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We recommend that you are always vigilant when it comes to the risk of scams and phishing. To help, please see the current list of tactics provided by HMRC of known scams.

  1. Tax refund and rebate emails
  2. HMRC will not contact you via email to organise a tax rebate. Some of the known email addresses to distribute this scam are:

    • HM-Revenue-&
  3. Text Messages
  4. Although HMRC does occasionally issue text messages, it will not request personal or financial information.

    The text message scam may offer a tax refund and request personal or financial details in return. Should you receive one, do not use the link and do not respond.

    To help HMRC with further investigations you could forward the message to 60599 (charges will apply) or email before you delete.

  5. Tax Rebate emails with PDF attachments
  6. Another known phishing scam is sent in the form of an email with a request to download a PDF attachment. Once opened, the PDF will follow a link to a phishing site and request personal and financial information. It is recommended not to open the PDF and that you forward the email to and delete the original. Please visit the link to see more detailed examples of this scam.

  7. NRL1 form completion requests
  8. This particular scam has been targeting landlords whom are living abroad. The request is for the form to be completed and returned by email/fax/letter and asks for personal information.

    Form titles used in this scam have included:

    • Application for a tax-free account and to receive rental income without deduction of tax for Non-UK Residents
    • Application for Withholding Certificate for Dispositions by Foreign Persons of UK Real Property Interests

    These forms are not issued by HMRC and should not be completed. Your personal information will never be requested via email or fax.

    If you have received any forms that you are unsure of, please do not hesitate to contact us for clarification.

  9. Social Media
  10. A recent scam has been identified on Twitter whereby direct messages are sent offering a tax refund. These messages were not from genuine HMRC social media accounts, and in any circumstances HMRC would not contact individuals via social media to issue a refund.

    To authenticate a HMRC social media account, forward the account link to

  11. Refund Companies
  12. There are numerous scams which send out emails and text messages advertising their services to contact HMRC to organise a tax rebate for no fee. HMRC warn that these companies are not connected with HMRC and to check small print in such circumstances.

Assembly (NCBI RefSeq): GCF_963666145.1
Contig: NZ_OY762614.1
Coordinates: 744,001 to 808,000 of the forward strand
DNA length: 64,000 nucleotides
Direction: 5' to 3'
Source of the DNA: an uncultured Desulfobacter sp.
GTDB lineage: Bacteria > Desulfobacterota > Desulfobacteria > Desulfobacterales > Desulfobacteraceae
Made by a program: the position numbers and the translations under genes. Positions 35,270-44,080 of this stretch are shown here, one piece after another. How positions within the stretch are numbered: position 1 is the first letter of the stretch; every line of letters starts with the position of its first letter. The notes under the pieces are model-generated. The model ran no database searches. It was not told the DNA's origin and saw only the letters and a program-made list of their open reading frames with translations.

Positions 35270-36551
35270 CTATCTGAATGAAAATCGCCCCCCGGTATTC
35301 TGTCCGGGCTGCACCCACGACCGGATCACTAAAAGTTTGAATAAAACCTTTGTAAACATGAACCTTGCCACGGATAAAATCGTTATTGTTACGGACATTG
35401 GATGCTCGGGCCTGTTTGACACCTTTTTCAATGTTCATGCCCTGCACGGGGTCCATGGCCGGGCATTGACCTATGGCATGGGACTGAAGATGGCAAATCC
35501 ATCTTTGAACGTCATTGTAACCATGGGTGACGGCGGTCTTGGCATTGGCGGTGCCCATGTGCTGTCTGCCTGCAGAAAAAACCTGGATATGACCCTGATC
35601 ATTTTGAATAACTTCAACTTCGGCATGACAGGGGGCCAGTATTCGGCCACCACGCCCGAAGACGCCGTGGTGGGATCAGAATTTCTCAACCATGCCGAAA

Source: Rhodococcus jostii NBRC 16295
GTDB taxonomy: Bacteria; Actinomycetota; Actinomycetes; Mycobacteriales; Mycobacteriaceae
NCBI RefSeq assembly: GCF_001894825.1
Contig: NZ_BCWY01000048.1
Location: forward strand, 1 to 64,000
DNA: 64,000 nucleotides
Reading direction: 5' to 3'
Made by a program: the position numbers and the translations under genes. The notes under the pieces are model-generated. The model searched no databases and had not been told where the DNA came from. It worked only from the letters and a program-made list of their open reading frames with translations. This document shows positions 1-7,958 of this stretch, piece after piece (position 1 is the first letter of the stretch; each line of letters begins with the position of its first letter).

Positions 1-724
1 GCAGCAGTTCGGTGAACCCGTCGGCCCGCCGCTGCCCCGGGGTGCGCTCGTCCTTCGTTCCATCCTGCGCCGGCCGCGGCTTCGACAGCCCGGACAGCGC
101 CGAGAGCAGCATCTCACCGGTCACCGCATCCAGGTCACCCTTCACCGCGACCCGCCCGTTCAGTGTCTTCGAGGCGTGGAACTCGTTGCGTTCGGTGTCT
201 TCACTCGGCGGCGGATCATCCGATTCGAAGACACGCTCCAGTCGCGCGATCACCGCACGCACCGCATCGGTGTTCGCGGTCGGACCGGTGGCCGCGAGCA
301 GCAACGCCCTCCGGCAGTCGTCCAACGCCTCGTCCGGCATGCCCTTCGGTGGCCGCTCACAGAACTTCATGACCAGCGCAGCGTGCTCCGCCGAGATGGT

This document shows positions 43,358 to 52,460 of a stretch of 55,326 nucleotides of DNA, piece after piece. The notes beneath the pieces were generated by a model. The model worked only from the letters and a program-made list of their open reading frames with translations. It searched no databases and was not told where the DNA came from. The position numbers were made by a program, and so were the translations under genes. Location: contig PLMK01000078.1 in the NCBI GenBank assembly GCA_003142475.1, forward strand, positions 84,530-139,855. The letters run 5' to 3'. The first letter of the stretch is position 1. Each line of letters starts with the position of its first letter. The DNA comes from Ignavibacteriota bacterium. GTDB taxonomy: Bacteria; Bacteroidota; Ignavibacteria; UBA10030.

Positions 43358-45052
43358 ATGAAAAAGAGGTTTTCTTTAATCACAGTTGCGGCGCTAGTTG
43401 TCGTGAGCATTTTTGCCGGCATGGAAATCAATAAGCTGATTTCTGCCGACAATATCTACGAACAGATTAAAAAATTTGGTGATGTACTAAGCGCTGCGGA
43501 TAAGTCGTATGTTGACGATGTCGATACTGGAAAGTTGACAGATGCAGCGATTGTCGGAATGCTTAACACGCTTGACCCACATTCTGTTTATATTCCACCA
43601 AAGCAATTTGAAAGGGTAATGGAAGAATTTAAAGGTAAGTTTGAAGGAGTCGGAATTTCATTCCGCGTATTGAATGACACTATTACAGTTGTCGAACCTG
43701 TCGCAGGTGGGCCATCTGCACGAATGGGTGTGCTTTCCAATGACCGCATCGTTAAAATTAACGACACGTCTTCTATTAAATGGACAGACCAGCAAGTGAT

13. Export Clearance emails (419 scams)
  14. These emails inform you that goods you own have been held by customs and require payment before they can be released. The emails may also appear as though sent from a genuine member of the HMRC team. To have an email verified, forward to

    The following items have been included in previous 419 scam emails:

    1. lottery winnings
    2. prize money
    3. seized goods or packages (held by customs and excise)
    4. certificates
    5. bonds
    6. inheritance payments
  15. Direct calls
  16. This is a widely reported scam which often targets the elderly and the more vulnerable.

    The phone calls or voicemails claim to be from HMRC and request banks details, or other personal information, to receive tax advice or a refund.

    Other calls have issued a warning that HMRC is filing a lawsuit against the recipient and a payment must be made immediately.

    HMRC recommend that if you cannot verify the identity of the caller, not to liaise any further. Contact the Action Fraud department you have been affected.

Apple iTunes gift card scam

Apple support has reported repeated scams whereby people are asked to make payments over the phone for items including utility bills, hospital bills, bail money and taxes. Although these scams have been committed using various methods, they have also included iTunes gift cards.

Apple have highlighted the following process for customers to be aware of to avoid the scam:

‘The victim receives a call instilling panic and urgency to make a payment by purchasing iTunes Gift Cards from the nearest retailer (convenience store, electronics retailer, etc.). After the cards have been purchased, the victim is asked to pay by sharing the 16-digit code on the back of the card with the caller over the phone.’

Apple has stated in the report that iTunes gift cards can only be used to purchase goods and services on the iTunes Store. If you are approached to use the cards for payment outside of iTunes, it is likely to be a scam. The recommendation is to report it to Action Fraud.